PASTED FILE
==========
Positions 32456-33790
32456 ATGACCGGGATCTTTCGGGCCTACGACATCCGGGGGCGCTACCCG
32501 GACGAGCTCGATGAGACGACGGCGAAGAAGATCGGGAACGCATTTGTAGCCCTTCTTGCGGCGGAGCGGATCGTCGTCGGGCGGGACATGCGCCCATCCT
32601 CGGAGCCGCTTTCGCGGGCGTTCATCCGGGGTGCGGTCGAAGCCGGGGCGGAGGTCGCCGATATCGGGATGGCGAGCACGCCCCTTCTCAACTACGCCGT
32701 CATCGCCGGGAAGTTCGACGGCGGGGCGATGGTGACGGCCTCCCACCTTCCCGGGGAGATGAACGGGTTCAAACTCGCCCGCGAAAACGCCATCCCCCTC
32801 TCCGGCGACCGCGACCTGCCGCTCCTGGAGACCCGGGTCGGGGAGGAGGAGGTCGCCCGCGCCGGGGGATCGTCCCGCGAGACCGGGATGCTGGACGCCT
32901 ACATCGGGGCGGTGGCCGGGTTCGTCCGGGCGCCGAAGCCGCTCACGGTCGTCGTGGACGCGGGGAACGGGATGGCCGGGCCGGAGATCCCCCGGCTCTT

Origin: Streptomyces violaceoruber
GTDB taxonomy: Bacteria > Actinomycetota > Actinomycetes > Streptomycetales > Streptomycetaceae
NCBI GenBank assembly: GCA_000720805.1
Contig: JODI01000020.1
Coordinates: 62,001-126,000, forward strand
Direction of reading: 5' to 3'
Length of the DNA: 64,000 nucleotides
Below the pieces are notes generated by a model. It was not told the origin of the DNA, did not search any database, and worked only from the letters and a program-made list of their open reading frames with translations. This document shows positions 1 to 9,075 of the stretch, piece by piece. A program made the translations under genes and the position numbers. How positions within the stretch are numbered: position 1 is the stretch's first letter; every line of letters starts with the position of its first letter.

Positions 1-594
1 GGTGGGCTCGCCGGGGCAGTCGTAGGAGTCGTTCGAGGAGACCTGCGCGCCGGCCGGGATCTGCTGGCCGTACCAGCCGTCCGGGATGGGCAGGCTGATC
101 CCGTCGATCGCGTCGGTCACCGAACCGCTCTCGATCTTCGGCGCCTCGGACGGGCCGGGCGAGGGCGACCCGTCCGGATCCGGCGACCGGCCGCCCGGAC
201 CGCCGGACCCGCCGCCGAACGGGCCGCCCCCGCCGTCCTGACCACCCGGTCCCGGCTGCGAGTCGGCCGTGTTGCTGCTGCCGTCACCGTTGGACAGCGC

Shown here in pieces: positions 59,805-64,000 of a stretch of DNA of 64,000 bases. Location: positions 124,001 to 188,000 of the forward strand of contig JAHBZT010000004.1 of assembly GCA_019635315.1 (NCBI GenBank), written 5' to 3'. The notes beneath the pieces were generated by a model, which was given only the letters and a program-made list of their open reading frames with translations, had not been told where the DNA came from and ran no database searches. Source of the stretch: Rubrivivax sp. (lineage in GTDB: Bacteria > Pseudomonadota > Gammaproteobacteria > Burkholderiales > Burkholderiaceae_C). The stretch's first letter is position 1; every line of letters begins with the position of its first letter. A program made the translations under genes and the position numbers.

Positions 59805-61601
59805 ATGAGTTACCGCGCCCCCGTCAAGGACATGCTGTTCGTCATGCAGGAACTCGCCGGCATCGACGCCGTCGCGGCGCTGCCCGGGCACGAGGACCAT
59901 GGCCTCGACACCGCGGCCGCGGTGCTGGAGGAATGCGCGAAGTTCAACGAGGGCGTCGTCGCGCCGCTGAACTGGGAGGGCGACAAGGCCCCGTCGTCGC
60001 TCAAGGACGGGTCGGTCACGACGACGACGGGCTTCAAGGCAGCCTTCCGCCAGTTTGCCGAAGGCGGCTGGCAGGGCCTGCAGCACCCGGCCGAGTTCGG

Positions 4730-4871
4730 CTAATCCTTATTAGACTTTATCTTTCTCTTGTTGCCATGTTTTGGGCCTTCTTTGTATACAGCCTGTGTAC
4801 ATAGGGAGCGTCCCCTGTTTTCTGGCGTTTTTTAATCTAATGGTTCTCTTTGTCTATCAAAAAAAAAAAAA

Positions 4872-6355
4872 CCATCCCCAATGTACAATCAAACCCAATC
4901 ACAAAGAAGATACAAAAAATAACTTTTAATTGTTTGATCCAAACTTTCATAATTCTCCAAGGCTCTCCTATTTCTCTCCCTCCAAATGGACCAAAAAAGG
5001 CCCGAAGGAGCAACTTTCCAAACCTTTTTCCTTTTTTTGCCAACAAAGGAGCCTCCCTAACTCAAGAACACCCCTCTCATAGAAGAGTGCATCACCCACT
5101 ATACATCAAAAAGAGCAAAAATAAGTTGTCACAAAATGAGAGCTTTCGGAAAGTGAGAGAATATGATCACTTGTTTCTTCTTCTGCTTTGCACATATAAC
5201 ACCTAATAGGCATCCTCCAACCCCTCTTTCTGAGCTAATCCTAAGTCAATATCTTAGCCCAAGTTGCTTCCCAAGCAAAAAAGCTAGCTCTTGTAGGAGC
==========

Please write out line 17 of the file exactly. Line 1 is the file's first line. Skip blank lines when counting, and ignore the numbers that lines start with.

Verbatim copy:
1 GGTGGGCTCGCCGGGGCAGTCGTAGGAGTCGTTCGAGGAGACCTGCGCGCCGGCCGGGATCTGCTGGCCGTACCAGCCGTCCGGGATGGGCAGGCTGATC